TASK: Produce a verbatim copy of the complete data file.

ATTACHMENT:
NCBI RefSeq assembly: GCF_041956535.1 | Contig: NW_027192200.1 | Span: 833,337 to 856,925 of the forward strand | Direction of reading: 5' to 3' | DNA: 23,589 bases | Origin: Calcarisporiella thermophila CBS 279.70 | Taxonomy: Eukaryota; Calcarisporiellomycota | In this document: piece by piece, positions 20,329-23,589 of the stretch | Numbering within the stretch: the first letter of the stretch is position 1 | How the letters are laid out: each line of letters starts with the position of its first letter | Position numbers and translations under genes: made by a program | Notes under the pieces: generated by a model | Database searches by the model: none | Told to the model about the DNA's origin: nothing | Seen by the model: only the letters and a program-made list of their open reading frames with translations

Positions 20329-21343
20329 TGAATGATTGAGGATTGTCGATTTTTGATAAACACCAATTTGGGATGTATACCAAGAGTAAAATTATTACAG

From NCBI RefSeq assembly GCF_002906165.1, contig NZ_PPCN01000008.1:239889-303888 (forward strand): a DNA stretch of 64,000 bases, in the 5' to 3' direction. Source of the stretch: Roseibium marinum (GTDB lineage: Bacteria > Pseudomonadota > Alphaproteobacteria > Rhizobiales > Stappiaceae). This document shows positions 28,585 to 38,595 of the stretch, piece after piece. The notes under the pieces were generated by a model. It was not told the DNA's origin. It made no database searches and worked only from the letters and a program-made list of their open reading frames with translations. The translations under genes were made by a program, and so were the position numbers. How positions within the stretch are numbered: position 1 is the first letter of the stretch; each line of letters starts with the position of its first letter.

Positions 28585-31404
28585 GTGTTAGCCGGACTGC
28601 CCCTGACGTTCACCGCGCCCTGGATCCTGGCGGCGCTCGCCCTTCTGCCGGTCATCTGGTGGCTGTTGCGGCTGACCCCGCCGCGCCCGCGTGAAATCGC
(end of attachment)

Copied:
NCBI RefSeq assembly: GCF_041956535.1 | Contig: NW_027192200.1 | Span: 833,337 to 856,925 of the forward strand | Direction of reading: 5' to 3' | DNA: 23,589 bases | Origin: Calcarisporiella thermophila CBS 279.70 | Taxonomy: Eukaryota; Calcarisporiellomycota | In this document: piece by piece, positions 20,329-23,589 of the stretch | Numbering within the stretch: the first letter of the stretch is position 1 | How the letters are laid out: each line of letters starts with the position of its first letter | Position numbers and translations under genes: made by a program | Notes under the pieces: generated by a model | Database searches by the model: none | Told to the model about the DNA's origin: nothing | Seen by the model: only the letters and a program-made list of their open reading frames with translations

Positions 20329-21343
20329 TGAATGATTGAGGATTGTCGATTTTTGATAAACACCAATTTGGGATGTATACCAAGAGTAAAATTATTACAG

From NCBI RefSeq assembly GCF_002906165.1, contig NZ_PPCN01000008.1:239889-303888 (forward strand): a DNA stretch of 64,000 bases, in the 5' to 3' direction. Source of the stretch: Roseibium marinum (GTDB lineage: Bacteria > Pseudomonadota > Alphaproteobacteria > Rhizobiales > Stappiaceae). This document shows positions 28,585 to 38,595 of the stretch, piece after piece. The notes under the pieces were generated by a model. It was not told the DNA's origin. It made no database searches and worked only from the letters and a program-made list of their open reading frames with translations. The translations under genes were made by a program, and so were the position numbers. How positions within the stretch are numbered: position 1 is the first letter of the stretch; each line of letters starts with the position of its first letter.

Positions 28585-31404
28585 GTGTTAGCCGGACTGC
28601 CCCTGACGTTCACCGCGCCCTGGATCCTGGCGGCGCTCGCCCTTCTGCCGGTCATCTGGTGGCTGTTGCGGCTGACCCCGCCGCGCCCGCGTGAAATCGC